d. Uses of Additives to Prevent Mirobiological Growth.
The addition of fuel system icing inhibitor (FSII) has
helped curb microbiological growth.
However, in spite of the effectiveness of FSII, it is still
very important to remove all water from aviation fuel and
aircraft fuel systems.
(1) Oxidation and corrosion inhibitors. In general, ASTM
specifications for jet fuels permit the use of approved
oxidation and corrosion inhibitors and metal deactivators.
However, the quantities and types must be declared and
agreed to by the consumer. Military specifications permit
use of a metal deactivator in either JP-4 orJP-5 fuel and
also permit an approved corrosion inhibitor in JP-4,
provided it is blended into the fuel by the supplier. MIL-T-
5624 presently contains the requirement that both grade
JP-4 and JP-5 contain icing inhibitors. The specification
requires that these inhibitors be added at the refinery to a
minimum percent volume of 0.10 and 0.15 percent
(2) Icing inhibitor. Icing inhibitor conforming to MIL-1-
27686 shall be added to commercial fuel not containing
an icing inhibitor during refueling operations, regardless of
ambient temperatures. The additive provides anti-icing
protection and also functions as a biocide to kill microbial
growths in aircraft fuel systems. The additive (Prist or
equivalent) is not available through the Army Supply
System it is to be procured locally when needed.
Refueling operations shall be accomplished in accordance
with accepted commercial procedures.
(See specific aircraft manuals for any limitations.)
Contamination Prevention. Any time fuel is
transferred, it is susceptible to contamination. The
following paragraphs contain precautions to prevent fuel
Fuel storage. Fuel being pumped into
airpiort storage should pass through a filter-separator.
The filter should meet the requirements of U.S.
Government Specification MIL-F-8508A.
Turbine fuel. Turbine fuels should be
allowed to settle for a period of one hour per foot of depth
of the fuel before being withdrawn for use. This means
that ordinarily more than one storage tank must be
provided for each grade of product.
Storage tanks. Storage tanks should be
checked with litmus paper after each new load of fuel is
received and the fuel has settled. The litmus paper
should remain submerged for a minimum of 15 seconds.
During periods of heavy rain, underground tanks should
be checked with litmus paper more frequently.
Suction lines. Suction lines should be a
minimum of 6 inches from, the bottom of the tank.
Kerosene storage tanks should be equipped with floating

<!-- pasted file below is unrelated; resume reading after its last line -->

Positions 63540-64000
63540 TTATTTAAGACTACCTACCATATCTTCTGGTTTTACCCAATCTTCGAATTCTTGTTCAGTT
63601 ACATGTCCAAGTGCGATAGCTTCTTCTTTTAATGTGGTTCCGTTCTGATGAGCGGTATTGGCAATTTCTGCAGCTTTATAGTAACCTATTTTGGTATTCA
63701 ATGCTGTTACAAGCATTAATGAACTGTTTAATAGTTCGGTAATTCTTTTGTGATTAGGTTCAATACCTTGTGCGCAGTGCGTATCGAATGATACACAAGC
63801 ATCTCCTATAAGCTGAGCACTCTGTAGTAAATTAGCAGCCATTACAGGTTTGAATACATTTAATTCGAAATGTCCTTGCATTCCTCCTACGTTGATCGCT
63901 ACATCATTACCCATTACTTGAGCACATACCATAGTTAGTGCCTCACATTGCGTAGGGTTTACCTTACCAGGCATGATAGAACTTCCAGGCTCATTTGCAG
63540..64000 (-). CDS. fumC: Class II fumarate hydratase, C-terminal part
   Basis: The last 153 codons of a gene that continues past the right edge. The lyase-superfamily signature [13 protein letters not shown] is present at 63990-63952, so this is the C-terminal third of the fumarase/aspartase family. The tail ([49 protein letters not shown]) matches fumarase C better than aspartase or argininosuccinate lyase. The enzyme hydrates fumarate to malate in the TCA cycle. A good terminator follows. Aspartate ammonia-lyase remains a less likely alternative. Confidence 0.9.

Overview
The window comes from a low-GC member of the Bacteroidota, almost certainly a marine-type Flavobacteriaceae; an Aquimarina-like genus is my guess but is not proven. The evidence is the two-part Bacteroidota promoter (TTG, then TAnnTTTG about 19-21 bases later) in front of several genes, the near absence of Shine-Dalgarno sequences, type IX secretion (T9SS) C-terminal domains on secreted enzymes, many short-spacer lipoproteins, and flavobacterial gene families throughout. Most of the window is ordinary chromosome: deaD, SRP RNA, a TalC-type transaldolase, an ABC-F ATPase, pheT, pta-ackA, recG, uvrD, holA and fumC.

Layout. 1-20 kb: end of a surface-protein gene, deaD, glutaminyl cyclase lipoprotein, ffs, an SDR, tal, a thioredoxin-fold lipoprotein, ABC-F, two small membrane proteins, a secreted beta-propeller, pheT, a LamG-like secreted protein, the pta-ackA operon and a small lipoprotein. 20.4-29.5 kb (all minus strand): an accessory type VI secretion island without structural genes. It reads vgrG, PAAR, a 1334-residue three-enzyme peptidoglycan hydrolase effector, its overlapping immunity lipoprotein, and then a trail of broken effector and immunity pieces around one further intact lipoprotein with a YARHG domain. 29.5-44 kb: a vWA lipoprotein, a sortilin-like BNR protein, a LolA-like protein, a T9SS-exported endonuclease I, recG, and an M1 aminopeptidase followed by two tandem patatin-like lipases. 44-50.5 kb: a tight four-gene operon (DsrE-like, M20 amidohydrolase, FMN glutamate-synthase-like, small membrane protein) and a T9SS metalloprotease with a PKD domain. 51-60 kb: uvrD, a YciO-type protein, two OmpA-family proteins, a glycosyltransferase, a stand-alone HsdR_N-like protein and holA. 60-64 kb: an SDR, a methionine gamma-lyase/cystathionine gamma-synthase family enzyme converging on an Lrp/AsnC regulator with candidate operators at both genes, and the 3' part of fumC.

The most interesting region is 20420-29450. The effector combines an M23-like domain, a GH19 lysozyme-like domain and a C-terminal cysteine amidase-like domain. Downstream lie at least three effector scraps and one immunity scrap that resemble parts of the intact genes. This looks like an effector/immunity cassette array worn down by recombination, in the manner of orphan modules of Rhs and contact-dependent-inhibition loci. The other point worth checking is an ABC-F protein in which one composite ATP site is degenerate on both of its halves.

type suction lines. Floating suction does not remove the
bottom product, which may not have settled sufficiently.
It also prevents reintroduction into the fuel of any
contamination at the bottom of the tank. Floating suction
is the only logical way to take full advantage of gravity in
removing water and particulate matter contamination. Its
importance must not be minimized.
Fuel withdrawal. Fuel being withdrawn
from storage should be passed through a filter separator
meeting the specification MIL-F-8508A.
Loading. Great care should be exercised in
loading mobile fuelers to exclude airborne dust and dirt,
rain or other foreign material.
Tanks. To lessen the likelihood of rust and
scale the tanks of mobile fuelers should be constructed of
either stainless steel, nonferrous material or steel coated
with a reliable, inert material.
Filtering. As turbine fuel is being dispensed
into the aircraft from truck or hydrant it should be filtered
to a degree of 5 microns for solid particles and contain no
more than 0.0015 percent of free and entrained water.
Bypass valves around the filter should not be permitted.
(9) Quality control. All the quality control
procedures usually followed in handling
aviation gasoline should be employed.
These include regular and frequent check of
filter-separators; frequent quality check such
as the clear and bright test. and continual
emphasis on cleanliness. Examples: "Don't
let the hose nozzle drag on the apron."
"Keep the dust cap on the nozzle at all times
when nozzle is not in use."
2-5. Fuel System Maintenance. General maintenance
on fuel lines, pumps, sumps, strainers, float switches,
cells, tanks, quick-disconnect couplings, and closed-circuit
refueling receptacles are explained in the following
paragraphs. Fuel system testing and troubleshooting are
also covered. Inspection, removal, and installation are
covered in TM 1-1500-204-23-2.
Fuel Lines. Various fuel tanks and other
components are usually joined together by fuel lines
made of metal, connected where flexibility is necessary,
by lengths of flexible hose. Metal and flexible hose lines
and inspection, removal, and installation of fuel lines on
aircraft are explained in the following paragraphs.